Bioprospecting or Biopiracy? Final Draft

This discussion topic submitted by Bethany Wise ( bvw13@hotmail.com) at 11:05 PM on 4/1/02. Additions were last made on Monday, April 1, 2002.

Bethany Wise
4-1-02

Bioprospecting or Biopiracy?

The medical use of fauna and flora is no revolutionary idea. As early as the fifth century BC, Hippocrates reported using a “bitter herb” derived from willow tree bark to treat aches and pains (Locke). We now know this “bitter herb” derivative as aspirin, a common household drug. Centuries later, the search for medicinal fauna and flora continues. This search has become a billion-dollar project, funded mainly by pharmaceutical companies. Most of these pharmaceutical companies are North American and European, but little biodiversity exists in those regions. As a result, these companies must travel to other regions more biologically diverse and typically economically unstable. Costa Rica is an ideal example of such a region.

Costa Rica is home to a large percentage of the worlds remaining rain forests. Costa Rica’s rain forests alone are estimated to hold 5-7% of the world’s remaining biodiversity (RAFI). The large amount of predicted biodiveristy, makes Costa Rica an obvious choice for the efforts of biodiversity searches. Unfortunately, much of this biodiversity is being eliminated on a daily basis. Rain forest land is converted to cropland by native peoples, who live in unstable economic conditions. This cropland however, loses its productivity after just a few years. In short, these people and similar nations “sacrifice their ecological resources for short-term economic gain” (Sternlof). Researchers estimate that at least ninety percent of these vanishing plants have never been studied for their chemical properties (Goering).

Biodiversity prospecting has been suggested as a solution to this dilemma. Biodiversity prospecting, or bioprospecting, involves “the exploration, extraction and screening of biological diversity and indigenous knowledge for commercially valuable genetic and biochemical resources” (RAFI). Bioprospecting could be a useful tool in economic conservation, if bioprospectors leased bioprospecting rights or gave a portion of their profits to the country of origin. In 1991, Costa Rica’s GNP was $5.2 Billion, whole a large drug companies (Merck) sales totaled $8.6 billion (RAFI). The estimated average cost of research for a new drug is $231 million, fairly inexpensive in comparison to Merck’s anual sales. Given that Merck had three drugs in 1991, with sales exceeding $1 billion each, it is not implausible to expect drug companies to engage in profit sharing (RAFI). Such profits would allow nations to protect their valuable melting pots of biodiversity. However, such a system is still idealistic and is rarely implemented.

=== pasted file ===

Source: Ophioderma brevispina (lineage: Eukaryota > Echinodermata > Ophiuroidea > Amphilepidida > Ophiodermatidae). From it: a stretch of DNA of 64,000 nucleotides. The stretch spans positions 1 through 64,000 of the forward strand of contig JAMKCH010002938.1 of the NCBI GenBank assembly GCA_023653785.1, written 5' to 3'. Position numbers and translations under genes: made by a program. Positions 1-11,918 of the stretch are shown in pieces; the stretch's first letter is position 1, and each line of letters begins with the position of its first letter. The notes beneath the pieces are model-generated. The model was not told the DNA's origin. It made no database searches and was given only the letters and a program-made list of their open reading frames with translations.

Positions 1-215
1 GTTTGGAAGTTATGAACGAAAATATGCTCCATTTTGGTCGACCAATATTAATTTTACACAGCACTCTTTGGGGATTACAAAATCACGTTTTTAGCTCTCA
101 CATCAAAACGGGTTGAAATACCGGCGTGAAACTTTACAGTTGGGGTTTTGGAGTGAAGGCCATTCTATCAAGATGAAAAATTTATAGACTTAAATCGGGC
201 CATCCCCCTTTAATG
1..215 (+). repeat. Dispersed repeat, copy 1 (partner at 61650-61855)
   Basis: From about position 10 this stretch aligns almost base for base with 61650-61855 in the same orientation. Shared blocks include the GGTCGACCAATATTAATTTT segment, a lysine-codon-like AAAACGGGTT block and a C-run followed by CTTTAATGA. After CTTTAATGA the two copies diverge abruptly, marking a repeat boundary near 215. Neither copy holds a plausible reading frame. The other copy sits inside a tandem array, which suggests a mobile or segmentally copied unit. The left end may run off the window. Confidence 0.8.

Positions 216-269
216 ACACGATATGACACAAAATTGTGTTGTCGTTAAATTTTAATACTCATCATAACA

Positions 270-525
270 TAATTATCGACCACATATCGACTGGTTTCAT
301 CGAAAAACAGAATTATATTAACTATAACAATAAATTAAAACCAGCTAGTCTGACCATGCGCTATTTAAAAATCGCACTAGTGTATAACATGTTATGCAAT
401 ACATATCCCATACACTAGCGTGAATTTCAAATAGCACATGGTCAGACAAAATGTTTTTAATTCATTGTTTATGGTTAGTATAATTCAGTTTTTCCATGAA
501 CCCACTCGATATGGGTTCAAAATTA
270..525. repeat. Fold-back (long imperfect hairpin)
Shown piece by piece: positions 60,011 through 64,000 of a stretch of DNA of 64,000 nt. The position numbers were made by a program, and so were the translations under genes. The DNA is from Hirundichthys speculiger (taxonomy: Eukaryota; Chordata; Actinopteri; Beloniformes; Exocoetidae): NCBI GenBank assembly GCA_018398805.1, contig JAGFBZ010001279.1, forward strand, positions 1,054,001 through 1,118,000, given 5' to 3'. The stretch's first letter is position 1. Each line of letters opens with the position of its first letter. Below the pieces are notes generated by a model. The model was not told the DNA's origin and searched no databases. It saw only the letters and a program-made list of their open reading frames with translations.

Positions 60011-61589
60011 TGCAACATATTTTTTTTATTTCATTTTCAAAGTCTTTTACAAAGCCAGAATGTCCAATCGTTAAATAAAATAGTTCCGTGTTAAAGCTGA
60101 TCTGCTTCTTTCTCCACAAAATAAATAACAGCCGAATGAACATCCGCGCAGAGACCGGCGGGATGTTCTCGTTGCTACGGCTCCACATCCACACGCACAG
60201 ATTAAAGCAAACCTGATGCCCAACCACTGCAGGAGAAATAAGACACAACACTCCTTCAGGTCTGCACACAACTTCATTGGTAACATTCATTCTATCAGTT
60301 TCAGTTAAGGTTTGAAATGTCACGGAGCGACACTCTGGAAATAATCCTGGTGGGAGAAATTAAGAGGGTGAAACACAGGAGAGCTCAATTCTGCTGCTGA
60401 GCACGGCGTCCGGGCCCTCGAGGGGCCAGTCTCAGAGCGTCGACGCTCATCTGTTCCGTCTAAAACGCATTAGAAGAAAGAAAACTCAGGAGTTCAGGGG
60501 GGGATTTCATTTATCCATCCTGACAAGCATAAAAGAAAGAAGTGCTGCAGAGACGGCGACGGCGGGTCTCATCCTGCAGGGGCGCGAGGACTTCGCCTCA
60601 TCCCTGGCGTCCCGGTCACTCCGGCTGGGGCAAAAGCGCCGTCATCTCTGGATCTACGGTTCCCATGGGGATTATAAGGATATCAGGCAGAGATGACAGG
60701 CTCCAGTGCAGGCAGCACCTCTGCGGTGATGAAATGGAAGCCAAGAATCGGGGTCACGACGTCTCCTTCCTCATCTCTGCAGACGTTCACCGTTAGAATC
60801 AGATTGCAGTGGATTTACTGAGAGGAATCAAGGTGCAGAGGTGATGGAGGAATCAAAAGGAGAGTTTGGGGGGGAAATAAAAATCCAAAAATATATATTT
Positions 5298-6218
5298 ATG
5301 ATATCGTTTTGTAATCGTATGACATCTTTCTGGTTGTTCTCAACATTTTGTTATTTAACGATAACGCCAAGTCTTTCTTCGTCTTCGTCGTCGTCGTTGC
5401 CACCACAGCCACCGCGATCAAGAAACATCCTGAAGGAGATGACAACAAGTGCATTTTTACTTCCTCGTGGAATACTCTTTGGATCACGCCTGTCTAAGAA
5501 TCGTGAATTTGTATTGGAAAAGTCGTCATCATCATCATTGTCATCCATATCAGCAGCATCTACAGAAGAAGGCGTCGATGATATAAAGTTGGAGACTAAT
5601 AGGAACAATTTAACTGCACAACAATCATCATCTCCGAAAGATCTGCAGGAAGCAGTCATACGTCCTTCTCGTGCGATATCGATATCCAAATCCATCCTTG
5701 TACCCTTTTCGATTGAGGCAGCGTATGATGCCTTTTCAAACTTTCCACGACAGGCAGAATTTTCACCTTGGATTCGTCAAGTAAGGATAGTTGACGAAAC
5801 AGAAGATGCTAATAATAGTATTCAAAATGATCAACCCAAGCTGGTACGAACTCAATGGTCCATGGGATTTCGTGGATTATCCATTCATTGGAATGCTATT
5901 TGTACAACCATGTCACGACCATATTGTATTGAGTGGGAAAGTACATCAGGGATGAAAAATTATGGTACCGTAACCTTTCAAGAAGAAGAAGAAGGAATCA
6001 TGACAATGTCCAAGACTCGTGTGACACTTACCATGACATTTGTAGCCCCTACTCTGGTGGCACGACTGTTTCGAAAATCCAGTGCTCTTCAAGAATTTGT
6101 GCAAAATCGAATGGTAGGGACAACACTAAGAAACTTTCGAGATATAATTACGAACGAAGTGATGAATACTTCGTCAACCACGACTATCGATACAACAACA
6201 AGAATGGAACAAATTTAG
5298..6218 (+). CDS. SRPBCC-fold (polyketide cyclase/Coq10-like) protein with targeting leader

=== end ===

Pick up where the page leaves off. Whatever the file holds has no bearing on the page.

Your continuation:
In the past, pharmaceutical companies have engaged in bioprospecting without reimbursing the indigenous people or nations from which new compounds are discovered. More recent legislation has attempted to prevent such unrestricted bioprospecting, or what is often referred to as “biopiracy.” The Environment Protection and Biodiversity Conservation Act of 1999, protects indigenous land rights within the realm of bioprospecting (Kingsley). However, the act does not recognize indigenous rights to intellectual property (Kingsley). It is the knowledge of these indigenous people that has proven to be very valuable to bioprospectors. Pharmaceutical companies say about one in 10,000 analyzed species, eventually result in a marketable drug. A company which worked directly with shaman and local healers, claimed a success rate with 50% of the organisms they analyzed (RAFI). By these measures, indigenous knowledge is 5,000 times more effective than random sampling and analysis.
Unfortunately, indigenous people are all too often unaware of the value of their knowledge. Bioprospectors typically go into the region, befriend the shaman or healer, and learn about the medicinal properties of regional organisms (Samath). Other attempts to address the problem more directly have also failed. International patents were designed to help nations protect their economically valuable inventions. These patents have actually done more harm than good. Developing nations do not have the resources to analyze all of their biodiversity. They cannot patent many organisms because international patents cost $60,000 each. Instead, “foreign” nations are acquiring patents for compounds, which have been used in the originating nation for generations (Samath). Some bioprospectors have even used the indigenous people’s knowledge against them. Many different regions are home to the same organisms, but different legislation. Once bioprospectors have secured valuable knowledge, they choose which region to cite as the region of origin. Most of the time, they choose the regions with the least legislation surrounding issues of profit sharing. When companies do agree to the terms of intellectual property systems or are restricted in their bioprospecting, indigenous communities still see little or no sharing of benefits. Pharmaceutical companies look for any loophole, which could decrease their profit sharing. Some companies have agreed to donate a percentage of their royalties to the local or indigenous people (RAFI). One such company was G.D. Searle and Company. This company negotiated with Washington University, paying them $15,000 per year, for four year (RAFI).